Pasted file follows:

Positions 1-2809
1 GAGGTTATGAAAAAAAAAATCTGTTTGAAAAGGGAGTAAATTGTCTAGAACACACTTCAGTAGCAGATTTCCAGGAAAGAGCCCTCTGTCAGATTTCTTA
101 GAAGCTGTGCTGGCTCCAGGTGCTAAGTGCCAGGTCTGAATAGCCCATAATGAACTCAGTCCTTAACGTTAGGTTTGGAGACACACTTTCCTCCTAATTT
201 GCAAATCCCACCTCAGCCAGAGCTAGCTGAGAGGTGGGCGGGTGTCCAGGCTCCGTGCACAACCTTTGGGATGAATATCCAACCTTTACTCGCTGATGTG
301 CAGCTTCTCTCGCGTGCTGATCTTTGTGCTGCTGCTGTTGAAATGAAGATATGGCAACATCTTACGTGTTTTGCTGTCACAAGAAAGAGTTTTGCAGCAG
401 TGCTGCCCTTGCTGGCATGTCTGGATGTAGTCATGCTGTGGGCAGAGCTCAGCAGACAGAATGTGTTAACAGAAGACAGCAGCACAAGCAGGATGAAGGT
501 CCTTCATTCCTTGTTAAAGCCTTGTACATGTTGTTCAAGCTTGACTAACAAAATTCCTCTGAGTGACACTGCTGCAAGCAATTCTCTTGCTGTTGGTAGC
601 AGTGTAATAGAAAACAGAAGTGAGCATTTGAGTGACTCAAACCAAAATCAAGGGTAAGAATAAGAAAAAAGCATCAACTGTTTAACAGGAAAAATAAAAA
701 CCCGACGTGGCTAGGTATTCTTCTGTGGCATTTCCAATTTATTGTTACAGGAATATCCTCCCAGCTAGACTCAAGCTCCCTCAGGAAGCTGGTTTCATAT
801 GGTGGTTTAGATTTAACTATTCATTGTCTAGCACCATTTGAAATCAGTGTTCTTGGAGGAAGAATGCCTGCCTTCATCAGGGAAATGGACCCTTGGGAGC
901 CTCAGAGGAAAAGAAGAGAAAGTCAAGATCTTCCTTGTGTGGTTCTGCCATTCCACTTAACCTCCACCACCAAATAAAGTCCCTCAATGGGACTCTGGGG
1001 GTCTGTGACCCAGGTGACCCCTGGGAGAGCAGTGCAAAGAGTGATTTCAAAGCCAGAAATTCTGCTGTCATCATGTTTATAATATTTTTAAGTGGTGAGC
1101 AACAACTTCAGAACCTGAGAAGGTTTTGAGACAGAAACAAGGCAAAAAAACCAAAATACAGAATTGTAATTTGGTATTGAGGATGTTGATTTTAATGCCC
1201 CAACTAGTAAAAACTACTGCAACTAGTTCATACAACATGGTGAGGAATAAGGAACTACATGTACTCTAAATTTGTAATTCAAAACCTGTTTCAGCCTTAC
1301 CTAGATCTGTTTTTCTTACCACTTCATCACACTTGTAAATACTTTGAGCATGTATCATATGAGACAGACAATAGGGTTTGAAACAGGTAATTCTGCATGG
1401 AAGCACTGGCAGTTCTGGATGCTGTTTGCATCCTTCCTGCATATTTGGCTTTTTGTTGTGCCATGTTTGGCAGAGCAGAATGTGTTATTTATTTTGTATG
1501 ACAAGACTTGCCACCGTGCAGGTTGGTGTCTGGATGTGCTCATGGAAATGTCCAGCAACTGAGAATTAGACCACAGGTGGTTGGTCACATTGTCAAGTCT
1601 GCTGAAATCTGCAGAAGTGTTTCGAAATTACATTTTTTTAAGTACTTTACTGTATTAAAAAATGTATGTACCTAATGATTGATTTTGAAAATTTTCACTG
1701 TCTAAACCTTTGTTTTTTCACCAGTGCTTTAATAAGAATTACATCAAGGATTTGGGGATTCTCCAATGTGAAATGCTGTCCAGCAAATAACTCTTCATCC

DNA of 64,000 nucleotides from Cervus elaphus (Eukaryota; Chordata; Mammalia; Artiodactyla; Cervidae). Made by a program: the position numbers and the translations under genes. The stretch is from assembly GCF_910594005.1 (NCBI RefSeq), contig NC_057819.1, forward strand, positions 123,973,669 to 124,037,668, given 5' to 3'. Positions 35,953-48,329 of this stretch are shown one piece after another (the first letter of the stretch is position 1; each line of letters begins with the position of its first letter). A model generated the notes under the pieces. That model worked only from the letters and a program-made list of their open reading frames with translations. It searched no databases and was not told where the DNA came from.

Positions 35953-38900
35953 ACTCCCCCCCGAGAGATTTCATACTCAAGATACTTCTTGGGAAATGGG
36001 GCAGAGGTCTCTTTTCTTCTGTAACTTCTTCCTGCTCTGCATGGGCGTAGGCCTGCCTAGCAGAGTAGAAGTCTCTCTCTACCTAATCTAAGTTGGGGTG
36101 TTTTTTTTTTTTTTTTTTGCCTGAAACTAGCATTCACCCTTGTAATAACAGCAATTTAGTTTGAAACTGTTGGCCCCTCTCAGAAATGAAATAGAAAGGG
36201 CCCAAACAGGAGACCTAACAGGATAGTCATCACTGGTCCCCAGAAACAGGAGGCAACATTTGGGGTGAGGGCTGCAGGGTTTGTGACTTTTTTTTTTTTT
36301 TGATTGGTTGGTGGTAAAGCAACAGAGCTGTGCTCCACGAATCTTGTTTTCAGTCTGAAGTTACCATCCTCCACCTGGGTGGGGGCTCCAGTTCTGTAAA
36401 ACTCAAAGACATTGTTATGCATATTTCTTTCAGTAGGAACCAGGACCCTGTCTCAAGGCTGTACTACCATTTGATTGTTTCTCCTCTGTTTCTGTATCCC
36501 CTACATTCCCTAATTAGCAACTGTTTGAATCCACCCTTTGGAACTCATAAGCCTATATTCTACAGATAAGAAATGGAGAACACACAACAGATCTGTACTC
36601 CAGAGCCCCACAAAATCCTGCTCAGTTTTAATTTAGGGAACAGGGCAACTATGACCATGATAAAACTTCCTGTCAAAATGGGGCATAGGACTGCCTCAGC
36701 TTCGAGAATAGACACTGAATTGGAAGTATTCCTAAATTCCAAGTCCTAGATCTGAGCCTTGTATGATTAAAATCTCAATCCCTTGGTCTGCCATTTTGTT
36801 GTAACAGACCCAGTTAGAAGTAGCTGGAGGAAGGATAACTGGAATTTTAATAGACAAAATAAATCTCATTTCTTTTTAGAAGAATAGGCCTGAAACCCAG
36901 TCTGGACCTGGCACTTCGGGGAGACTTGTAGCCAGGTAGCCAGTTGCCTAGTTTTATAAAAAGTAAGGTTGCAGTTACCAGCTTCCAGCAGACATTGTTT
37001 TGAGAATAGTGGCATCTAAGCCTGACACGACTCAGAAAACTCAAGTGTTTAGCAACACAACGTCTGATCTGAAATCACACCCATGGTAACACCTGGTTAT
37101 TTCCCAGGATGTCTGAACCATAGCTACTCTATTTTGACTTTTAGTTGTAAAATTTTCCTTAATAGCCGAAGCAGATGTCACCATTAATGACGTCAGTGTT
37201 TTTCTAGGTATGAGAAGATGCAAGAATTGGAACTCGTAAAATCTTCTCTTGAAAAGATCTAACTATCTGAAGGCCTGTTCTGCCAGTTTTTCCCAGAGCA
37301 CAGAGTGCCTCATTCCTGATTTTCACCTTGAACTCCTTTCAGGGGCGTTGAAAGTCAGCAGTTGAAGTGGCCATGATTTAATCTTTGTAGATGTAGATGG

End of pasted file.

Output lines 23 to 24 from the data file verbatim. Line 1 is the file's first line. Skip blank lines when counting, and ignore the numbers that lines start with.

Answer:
36001 GCAGAGGTCTCTTTTCTTCTGTAACTTCTTCCTGCTCTGCATGGGCGTAGGCCTGCCTAGCAGAGTAGAAGTCTCTCTCTACCTAATCTAAGTTGGGGTG
36101 TTTTTTTTTTTTTTTTTTGCCTGAAACTAGCATTCACCCTTGTAATAACAGCAATTTAGTTTGAAACTGTTGGCCCCTCTCAGAAATGAAATAGAAAGGG